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Student-Run Exit Polls 101

  • Sarah E. Croco (a1), Elizabeth Suhay (a2), Rachel Blum (a3), Lilliana Mason (a4), Hans Noel (a5), Jonathan Ladd (a6) and Michael A. Bailey (a7)...
Abstract

As professors, we seek not only to impart knowledge about issues and concepts in American politics but also to engage and inspire students to become more knowledgeable and more active in politics. This article explains how a student-run exit poll conducted on Election Day 2016 accomplished both goals. Seven faculty members from four universities pooled our students and carried out an exit poll in the District of Columbia, Maryland, Virginia, and Ohio. By the time the polls closed, our students had spoken to more than 2,300 respondents, providing a memorable experience and creating a shared dataset that served as the centerpiece for many final class projects. Through this project, students gained hands-on experience in survey design, sampling, research ethics, polling, and data analysis.

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References
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Barreto, Matt A., Guerra, Fernando, Marks, Mara, Nuño, Stephen A., and Woods, Nathan D.. 2006. “Controversies in Exit Polling: Implementing a Racially Stratified Homogenous Precinct Approach.” PS: Political Science & Politics 39 (3): 477–83.
Benjamin, Andrea, and Miller, Alexis. 2017. “Picking Winners: How Political Organizations Influence Local Elections.” Urban Affairs Review. doi: 10.1177/1078087417732647.
Berry, Michael J., and Robinson, Tony. 2012. “An Entrance to Exit Polling: Strategies for Using Exit Polls as Experiential Learning Projects.” PS: Political Science & Politics 45 (3): 501505.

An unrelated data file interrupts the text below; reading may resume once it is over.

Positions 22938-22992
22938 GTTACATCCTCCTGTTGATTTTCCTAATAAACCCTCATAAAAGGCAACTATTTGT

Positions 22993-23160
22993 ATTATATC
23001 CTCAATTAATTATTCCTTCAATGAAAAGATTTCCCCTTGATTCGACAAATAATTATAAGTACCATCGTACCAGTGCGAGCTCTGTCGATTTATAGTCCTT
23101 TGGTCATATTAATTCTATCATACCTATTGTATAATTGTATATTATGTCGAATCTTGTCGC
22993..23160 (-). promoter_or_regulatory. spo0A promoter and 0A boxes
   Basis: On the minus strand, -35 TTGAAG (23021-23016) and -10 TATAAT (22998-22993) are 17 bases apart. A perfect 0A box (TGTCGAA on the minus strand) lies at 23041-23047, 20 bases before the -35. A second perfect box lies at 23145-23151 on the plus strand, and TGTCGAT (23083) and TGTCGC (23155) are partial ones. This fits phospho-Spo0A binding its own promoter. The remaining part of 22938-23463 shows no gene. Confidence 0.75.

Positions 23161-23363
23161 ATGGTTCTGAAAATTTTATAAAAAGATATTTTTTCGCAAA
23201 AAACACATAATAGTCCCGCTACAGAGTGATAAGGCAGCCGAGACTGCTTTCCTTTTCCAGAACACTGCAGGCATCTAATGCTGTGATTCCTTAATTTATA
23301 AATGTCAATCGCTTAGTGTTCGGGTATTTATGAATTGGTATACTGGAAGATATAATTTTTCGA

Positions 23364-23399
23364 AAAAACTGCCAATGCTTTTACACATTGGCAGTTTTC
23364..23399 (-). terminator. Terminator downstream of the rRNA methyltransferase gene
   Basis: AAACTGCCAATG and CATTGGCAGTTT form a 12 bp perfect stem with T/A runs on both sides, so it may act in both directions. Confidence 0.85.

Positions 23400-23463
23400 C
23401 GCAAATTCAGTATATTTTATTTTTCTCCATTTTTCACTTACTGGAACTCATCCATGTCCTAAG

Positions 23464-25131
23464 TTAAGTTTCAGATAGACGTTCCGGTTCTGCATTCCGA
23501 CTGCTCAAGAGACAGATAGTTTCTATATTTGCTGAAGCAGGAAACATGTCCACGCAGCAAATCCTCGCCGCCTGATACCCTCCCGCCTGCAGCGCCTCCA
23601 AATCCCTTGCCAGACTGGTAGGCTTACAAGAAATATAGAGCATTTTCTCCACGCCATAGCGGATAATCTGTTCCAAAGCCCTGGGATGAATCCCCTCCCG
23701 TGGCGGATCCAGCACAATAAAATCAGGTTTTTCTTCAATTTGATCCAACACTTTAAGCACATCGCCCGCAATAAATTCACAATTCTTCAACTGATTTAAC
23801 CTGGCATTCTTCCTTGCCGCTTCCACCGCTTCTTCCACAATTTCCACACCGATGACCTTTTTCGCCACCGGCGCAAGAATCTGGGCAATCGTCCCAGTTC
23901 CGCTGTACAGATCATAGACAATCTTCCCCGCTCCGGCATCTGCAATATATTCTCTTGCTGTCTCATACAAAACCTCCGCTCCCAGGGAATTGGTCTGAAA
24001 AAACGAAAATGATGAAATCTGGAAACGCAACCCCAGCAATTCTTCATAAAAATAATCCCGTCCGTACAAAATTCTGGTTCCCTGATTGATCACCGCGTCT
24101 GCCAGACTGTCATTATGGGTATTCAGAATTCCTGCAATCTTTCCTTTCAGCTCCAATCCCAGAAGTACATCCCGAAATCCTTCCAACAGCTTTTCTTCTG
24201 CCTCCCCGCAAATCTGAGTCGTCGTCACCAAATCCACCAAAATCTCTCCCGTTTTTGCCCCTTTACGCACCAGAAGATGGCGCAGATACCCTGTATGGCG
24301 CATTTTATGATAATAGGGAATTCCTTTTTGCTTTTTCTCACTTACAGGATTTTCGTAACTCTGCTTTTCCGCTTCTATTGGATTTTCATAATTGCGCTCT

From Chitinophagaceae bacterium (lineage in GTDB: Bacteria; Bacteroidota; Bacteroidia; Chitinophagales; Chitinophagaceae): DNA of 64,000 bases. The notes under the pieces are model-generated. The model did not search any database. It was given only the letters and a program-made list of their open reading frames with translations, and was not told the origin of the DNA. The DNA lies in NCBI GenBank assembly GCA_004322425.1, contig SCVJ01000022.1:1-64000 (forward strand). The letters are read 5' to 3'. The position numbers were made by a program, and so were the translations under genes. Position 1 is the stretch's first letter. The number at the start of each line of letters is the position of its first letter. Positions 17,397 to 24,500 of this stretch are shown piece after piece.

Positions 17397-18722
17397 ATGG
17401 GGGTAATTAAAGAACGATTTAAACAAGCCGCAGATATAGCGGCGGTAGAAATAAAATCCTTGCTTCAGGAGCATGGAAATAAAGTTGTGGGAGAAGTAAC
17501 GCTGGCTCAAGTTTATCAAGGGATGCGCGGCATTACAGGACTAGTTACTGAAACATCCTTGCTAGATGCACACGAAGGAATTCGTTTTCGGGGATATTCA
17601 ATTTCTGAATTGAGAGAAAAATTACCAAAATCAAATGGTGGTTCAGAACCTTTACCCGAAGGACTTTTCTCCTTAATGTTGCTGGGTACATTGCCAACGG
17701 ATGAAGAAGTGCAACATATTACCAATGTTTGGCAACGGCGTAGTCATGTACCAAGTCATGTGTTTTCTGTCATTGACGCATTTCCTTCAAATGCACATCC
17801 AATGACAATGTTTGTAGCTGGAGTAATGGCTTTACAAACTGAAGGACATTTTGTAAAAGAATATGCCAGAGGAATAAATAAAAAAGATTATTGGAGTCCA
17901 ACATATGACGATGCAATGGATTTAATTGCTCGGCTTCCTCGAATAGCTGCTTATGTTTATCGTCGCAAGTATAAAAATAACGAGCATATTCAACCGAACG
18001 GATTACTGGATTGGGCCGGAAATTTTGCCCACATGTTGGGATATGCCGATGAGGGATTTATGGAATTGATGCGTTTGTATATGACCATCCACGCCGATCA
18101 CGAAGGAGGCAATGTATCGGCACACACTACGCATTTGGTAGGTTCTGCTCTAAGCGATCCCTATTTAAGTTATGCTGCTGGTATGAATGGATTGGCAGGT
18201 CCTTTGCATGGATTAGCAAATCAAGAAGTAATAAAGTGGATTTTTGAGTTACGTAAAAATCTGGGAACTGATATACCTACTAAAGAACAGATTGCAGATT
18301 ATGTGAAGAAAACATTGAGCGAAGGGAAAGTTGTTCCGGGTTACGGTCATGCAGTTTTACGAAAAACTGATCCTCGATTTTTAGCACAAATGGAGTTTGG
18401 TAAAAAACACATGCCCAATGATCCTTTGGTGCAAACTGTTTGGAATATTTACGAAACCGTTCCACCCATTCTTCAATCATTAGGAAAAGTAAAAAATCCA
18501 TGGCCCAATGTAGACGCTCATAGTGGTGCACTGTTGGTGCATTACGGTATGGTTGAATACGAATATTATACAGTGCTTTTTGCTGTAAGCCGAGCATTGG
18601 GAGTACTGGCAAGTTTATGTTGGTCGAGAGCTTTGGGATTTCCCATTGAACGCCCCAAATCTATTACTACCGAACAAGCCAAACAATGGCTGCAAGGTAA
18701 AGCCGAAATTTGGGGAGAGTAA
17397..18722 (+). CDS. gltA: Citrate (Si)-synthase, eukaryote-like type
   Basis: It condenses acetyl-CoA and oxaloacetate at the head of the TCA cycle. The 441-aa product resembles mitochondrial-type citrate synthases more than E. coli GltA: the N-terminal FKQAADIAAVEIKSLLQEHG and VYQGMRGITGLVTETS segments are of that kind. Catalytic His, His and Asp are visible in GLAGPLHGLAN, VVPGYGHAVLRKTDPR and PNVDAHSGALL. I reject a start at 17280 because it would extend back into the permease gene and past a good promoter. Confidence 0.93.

Bishop, George F., and Fisher, Bonnie S.. 1995. “‘Secret Ballots’ and Self-Reports in an Exit-Poll Experiment.” Public Opinion Quarterly 59 (4): 568–88.
Boudreau, Cheryl, Elmendork, Christopher S., and MacKenzie, Scott A.. 2015. “Lost in Space: Information Shortcuts, Spatial Voting, and Local Government Representation.” Political Research Quarterly 68 (4): 843–55.
Brown, Steven D., Docherty, David, Henderson, Ailsa, Kay, Barry, and Ellis-Hale, Kimberly. 2006. “Exit Polling in Canada: An Experiment.” Canadian Journal of Political Science/Revue Canadienne de Science Politique 39 (4): 919–33.
Cole, Alexandra. 2003. “To Survey or Not to Survey: The Use of Exit Polling as a Teaching Tool.” PS: Political Science & Politics 36 (2): 245–52.
Druckman, James N., and Parkin, Michael. 2005. “The Impact of Media Bias: How Editorial Slant Affects Voters.” Journal of Politics 67 (4): 1030–49.
Stewart, Kennedy, MacIver, Patricia, and Young, Stewart. 2008. “Testing and Improving Voters’ Political Knowledge.” Canadian Public Policy/Analyse de Politiques 34 (4): 403–17.
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PS: Political Science & Politics
  • ISSN: 1049-0965
  • EISSN: 1537-5935
  • URL: /core/journals/ps-political-science-and-politics
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Supplementary materials

Croco et al. supplementary material
Croco et al. supplementary material 1

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